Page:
One of our readers wrote in last month with a capital idea, in my opinion. He said President Trump should shave off the sides of his hair in a Kim Jung Un mimic, go on TV and say, I am coming for you.
It would never work, but the visual in my head got me laughing in a climate that looks tough from inside the safety of Canada. The jung-un with the bespoke head has not threatened us, yet, and we are blissfully lacking in typhoons, hurricanes, riots and bombs.
Not to belittle the suffering of people with personal crises, but economically, North America is blissfully unaffected by the turmoil. I noted in last month’s e-letter the devastation caused by hurricanes Harvey and Irma provide an opportunity for Canadian producers to step up and help in a big way with recovery, since every design starts with a floor and moves up to cabinetry, windows, doors and furniture, to include replacement of necessary furniture and millwork in institutions and commercial enterprises.
It’s almost as if we are perennially in the eye of the hurricane, with warmth, relief and calm while devastation whirls around us like the very devil. This was true during the Euro crisis, during the Democrat- initiated American/global mortgage crisis and it’s true now. Or was, touch wood, as of press time.
Our industry is facing its once-every-two-years rendezvous. We call it WMS, but the fur trade is the heritage of Canada, and its rendezvous are legendary. Back in the day, fur traders, natives, mountain men, trading company factors, wives, jung-uns and a multitude of vendors would congregate once a year, with the main objective being to transfer furs to buyers — furs that could not be otherwise sold within the course of one season’s travel before the next trapping season.
A common word used in describing the rendezvous is revelry. It meant what is says, and the stuff of revelry was provided by vendors and suppliers. And, while reports of fights exist in the history, the rendezvous were mainly civil, the primary purposes being to shop, trade, catch up on news and visit with old friends.
Those primary purposes have not changed drastically over the past 180 years. The rendezvous for our own industry still provide a chance to catch up on news, visit with friends, shop and trade. Some of the glitz and glitter ebb and flow. Many years ago I was at the Ligna rendezvous in Hanover, Germany, and received an invitation to a performance put on by Weinig. It was a stunner, with a circus tent, circus acts, and a seated dinner for (it seemed) thousands.
In some years, exhibitors have provided free promotional trinkets for attendees — from yardsticks (now, I suppose, metersticks) and notepads to pens and calendars — all with the knowledge that the recipients would likely leave the swag in their hotel rooms, but the feel-good would go along home. In the current parlance, it’s public relations, not sales, but it leads to sales as certainly as the Clearwater leads to Rocky Mountain House.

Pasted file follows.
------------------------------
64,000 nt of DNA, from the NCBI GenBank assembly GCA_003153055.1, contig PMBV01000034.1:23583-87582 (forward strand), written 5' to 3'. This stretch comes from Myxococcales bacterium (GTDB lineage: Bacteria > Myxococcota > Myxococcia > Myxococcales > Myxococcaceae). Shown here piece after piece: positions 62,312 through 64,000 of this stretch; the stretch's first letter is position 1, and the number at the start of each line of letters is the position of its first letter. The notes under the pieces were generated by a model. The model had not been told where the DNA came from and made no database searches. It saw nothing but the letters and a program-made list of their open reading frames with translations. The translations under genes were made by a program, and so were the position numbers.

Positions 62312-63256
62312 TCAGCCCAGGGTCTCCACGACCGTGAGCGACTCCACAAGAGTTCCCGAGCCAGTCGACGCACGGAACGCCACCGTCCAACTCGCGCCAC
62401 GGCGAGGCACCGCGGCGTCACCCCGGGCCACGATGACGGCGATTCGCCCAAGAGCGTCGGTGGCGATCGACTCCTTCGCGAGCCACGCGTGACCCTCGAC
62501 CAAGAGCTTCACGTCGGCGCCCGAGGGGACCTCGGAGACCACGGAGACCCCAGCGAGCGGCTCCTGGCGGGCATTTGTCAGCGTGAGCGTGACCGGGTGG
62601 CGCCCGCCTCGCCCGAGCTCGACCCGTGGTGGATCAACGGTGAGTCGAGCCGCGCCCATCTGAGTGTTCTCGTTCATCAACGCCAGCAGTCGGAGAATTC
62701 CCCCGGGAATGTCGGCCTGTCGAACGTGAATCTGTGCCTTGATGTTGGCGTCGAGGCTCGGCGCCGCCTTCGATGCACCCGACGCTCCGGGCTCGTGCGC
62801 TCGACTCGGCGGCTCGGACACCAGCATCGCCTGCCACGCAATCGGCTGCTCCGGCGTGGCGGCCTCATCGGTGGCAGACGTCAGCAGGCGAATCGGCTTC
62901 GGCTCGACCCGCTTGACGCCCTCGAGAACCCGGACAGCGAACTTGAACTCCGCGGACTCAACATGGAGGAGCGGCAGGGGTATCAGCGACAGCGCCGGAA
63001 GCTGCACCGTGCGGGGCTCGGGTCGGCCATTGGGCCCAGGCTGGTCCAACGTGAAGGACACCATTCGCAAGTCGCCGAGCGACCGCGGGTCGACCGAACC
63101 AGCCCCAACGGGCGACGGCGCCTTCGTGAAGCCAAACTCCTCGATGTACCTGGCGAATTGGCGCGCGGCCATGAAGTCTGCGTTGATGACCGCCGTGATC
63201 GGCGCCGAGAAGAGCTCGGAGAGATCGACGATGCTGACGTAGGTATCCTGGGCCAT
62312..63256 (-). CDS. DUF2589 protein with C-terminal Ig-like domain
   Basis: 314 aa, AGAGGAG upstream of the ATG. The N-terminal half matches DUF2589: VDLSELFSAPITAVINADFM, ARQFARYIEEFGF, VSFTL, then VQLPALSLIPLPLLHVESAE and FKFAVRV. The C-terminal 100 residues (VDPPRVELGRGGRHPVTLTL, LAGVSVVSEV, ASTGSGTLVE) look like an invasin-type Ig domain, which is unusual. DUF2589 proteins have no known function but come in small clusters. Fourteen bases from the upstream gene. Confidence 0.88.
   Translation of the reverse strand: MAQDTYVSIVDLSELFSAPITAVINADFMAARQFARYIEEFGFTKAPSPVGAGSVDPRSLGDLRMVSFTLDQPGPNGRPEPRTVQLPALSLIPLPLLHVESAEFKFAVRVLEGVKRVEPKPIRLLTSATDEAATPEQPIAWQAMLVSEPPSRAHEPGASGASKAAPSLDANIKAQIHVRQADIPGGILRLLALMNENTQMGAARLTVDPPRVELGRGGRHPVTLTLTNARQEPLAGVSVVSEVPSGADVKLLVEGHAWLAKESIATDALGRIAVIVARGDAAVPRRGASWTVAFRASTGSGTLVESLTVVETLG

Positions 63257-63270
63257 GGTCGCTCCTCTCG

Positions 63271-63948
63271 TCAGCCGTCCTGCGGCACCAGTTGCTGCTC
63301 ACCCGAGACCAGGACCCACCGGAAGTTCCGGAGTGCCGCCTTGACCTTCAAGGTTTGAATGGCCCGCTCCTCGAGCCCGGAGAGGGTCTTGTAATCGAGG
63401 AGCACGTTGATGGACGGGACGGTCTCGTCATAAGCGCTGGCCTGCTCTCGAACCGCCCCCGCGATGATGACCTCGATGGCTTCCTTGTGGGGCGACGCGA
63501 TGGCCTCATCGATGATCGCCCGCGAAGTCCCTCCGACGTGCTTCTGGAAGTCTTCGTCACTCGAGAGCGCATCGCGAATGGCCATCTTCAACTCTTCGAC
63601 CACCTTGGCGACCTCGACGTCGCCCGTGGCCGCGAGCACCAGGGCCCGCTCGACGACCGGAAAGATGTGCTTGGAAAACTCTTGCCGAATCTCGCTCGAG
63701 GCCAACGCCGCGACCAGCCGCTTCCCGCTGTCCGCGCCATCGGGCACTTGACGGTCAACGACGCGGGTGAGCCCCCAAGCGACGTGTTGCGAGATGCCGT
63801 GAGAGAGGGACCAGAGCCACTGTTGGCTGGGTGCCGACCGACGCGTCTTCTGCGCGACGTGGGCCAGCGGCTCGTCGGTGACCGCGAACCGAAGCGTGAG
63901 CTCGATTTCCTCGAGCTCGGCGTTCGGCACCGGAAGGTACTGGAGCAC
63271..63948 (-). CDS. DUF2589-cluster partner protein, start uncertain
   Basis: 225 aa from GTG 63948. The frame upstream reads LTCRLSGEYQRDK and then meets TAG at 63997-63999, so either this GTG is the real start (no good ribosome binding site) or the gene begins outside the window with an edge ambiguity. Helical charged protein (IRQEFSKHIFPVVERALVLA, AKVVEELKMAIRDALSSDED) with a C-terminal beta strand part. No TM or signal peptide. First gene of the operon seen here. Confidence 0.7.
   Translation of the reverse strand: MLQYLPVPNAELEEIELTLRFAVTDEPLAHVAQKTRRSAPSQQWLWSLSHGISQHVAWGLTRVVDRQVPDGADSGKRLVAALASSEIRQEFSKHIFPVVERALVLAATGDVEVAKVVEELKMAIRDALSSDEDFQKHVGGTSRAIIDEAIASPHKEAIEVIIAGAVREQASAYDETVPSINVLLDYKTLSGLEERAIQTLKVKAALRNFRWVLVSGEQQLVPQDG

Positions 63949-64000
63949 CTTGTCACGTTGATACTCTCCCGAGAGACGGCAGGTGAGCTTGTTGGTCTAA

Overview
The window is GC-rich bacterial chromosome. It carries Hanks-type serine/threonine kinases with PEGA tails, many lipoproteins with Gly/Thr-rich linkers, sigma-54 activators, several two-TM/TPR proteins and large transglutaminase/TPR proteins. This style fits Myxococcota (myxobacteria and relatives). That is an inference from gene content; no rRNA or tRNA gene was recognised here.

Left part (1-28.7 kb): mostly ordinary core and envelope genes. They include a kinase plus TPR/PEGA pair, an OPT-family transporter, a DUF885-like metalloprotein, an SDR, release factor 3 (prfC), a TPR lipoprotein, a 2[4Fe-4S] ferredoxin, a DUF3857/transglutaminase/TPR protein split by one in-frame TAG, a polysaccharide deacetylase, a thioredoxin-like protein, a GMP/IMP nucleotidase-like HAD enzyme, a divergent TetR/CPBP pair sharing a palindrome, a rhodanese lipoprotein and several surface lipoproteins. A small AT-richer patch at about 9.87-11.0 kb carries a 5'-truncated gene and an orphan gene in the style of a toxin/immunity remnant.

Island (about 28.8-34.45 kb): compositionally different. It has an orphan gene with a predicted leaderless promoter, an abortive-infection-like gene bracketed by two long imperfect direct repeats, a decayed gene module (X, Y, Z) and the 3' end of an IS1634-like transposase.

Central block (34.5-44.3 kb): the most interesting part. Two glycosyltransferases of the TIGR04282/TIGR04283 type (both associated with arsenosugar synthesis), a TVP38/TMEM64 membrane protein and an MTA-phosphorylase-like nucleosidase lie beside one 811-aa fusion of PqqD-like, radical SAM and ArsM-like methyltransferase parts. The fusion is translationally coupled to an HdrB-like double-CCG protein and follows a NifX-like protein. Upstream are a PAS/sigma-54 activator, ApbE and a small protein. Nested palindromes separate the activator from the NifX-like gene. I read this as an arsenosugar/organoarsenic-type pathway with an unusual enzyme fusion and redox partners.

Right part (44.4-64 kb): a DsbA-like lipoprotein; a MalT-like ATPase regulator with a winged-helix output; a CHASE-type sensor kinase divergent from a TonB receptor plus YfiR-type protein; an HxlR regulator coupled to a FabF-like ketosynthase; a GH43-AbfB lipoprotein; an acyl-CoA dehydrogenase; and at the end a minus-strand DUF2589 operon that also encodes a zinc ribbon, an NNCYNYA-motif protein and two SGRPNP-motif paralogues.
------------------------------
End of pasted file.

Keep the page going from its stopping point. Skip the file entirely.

It’s up to those of us on the vendor side of the rendezvous to inject some of that energy into each event, or we will lose it. Events with no energy die, and economic sectors with no events die. They are part and parcel of communication within an industry.
This year, as promised, Wood Industry will introduce its first-ever Manufacturers’ Roundtable. The idea is to establish a confidential back page where owners and managers of secondary-wood manufacturing shops can get together and trade notes. The format will be very basic. I will receive and announce questions from the group, and other group members will offer their answers. I will hold the gavel to make sure questions get asked and answered, and that everybody has a chance to speak. I am bound to not report out what happens in the meeting.
This promises to be a great resource, and details are on page 14, and will be posted on our web page and in the next Wood Industry e-letter on October 10. If you are not signed up for the e-letter, you can do so at www.woodindustry.ca, and remember to whitelist our address in case your spam filter has a mind of its own.
Otherwise, we’ll see you at the rendezvous. Our booth will be in an all-new spot next to the machinery hall, and we expect the event overall to be a Category 4.